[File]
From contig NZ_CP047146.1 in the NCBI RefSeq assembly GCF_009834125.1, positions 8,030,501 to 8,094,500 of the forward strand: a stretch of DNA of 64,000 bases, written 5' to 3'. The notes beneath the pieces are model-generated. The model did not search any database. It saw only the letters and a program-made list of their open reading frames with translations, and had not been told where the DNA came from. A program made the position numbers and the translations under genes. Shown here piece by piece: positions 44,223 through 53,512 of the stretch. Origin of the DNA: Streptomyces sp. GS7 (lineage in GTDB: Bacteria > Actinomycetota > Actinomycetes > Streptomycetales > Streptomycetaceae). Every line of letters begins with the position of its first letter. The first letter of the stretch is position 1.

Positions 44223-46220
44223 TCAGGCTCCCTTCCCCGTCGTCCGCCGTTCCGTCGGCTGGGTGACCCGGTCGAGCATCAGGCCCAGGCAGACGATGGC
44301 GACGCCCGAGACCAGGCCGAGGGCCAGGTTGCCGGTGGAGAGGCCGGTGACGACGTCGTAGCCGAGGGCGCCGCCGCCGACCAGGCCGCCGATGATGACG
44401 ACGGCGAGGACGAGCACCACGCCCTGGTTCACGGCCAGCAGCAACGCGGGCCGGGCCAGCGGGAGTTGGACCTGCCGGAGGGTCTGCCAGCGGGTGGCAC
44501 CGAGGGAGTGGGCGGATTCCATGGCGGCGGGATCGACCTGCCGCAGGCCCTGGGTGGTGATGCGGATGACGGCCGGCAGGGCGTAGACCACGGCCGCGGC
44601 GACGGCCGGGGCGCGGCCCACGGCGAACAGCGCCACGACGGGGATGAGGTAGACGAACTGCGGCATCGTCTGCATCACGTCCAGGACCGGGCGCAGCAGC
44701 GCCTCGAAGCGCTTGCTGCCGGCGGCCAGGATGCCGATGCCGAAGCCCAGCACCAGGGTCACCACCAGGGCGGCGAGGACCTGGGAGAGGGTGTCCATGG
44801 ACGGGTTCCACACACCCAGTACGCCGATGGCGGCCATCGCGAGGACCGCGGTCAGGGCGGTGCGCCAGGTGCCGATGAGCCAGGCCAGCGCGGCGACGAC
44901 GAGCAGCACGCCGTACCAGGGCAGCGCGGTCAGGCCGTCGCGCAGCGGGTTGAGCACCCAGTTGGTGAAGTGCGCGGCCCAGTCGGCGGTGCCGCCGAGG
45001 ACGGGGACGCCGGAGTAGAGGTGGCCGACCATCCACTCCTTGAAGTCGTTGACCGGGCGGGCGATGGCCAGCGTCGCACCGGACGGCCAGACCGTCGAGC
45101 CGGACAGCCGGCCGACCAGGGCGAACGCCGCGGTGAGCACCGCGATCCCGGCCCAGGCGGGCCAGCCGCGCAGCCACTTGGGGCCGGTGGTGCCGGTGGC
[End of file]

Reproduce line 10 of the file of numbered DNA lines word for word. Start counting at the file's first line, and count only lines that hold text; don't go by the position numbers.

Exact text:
44901 GAGCAGCACGCCGTACCAGGGCAGCGCGGTCAGGCCGTCGCGCAGCGGGTTGAGCACCCAGTTGGTGAAGTGCGCGGCCCAGTCGGCGGTGCCGCCGAGG